As an example, in addition to my personal development activities, online post-graduate study, work activities and blogging; I occasionally go to the cinema, I frequently burn time on Facebook, I take lots of short naps, I handle a lot of random requests and I try to be social. By my own judgement, going to the cinema is a great way to unwind so I try to keep it as an occasional activity. Also taking short naps help me relieve stress and become more efficient. But Facebook, chitchatting and most random requests I get are nothing but time killers. They zap my energy and time without giving me any value.
I try to reduce the trivial activities I get involved in and I have devised a great strategy in deciding which activity is trivial and which is not. I use sleep as my benchmark. Will sleeping now do me more good than what I am about to do? That is the question I ask myself always. If the answer is yes, I either go to sleep or swap the activity. This is aside from my compulsory night sleep. So I end up sleeping a lot during the day on some days.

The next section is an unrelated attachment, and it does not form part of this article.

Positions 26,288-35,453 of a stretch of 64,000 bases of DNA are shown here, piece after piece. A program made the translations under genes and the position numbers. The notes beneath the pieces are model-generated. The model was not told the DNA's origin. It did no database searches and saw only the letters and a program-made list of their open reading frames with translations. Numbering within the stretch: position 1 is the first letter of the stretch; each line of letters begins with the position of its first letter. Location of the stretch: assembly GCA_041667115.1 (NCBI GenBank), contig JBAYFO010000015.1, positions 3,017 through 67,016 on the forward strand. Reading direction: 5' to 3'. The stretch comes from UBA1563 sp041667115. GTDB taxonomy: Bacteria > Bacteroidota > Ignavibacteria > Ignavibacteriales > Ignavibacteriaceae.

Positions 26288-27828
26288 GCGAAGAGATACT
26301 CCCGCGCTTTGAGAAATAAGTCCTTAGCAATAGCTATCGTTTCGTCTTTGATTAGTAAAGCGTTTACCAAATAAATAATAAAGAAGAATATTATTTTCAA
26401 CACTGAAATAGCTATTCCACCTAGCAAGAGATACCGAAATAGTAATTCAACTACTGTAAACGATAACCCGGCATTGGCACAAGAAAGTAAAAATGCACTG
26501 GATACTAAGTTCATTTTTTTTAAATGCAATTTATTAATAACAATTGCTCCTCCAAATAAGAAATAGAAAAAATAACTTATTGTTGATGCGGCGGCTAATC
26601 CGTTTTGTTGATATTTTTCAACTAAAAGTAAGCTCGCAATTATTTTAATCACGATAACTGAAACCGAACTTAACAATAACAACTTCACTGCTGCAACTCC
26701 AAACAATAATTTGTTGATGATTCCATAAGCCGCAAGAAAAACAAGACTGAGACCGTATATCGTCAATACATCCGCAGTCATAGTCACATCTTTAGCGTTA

I once chanced upon an HBR podcast: Manage your energy and not your time. It explained how it is unproductive to try to manage time, stuffing as much as you can in each hour. It emphasized managing your energy, making the most of your energy by thinking through your activities and doing only the absolutely necessary in the most efficient way.
We all have 24 hours a day. There is nothing you can do to have more or less than 24 hours a day. The main difference between the highly productive person and the not very productive person is how they go through each day, the value they fill each day with. It's not by the number of activities or amount of interactions with other people but the valuable work you get done. And the quickest way to get the most valuable work done is by getting rid of the no value activities. You also need to be skilled at knowing what is valuable and what is not.
For some of us, dozing and cinema and doing nothing is valuable. For others, chitchatting and Facebook is valuable. So there is no universal standard to evaluate what is valuable and what is not. You have to figure out for yourself what activities are time wasters for you and that you need to get rid off because that is the quickest way of increasing your productivity.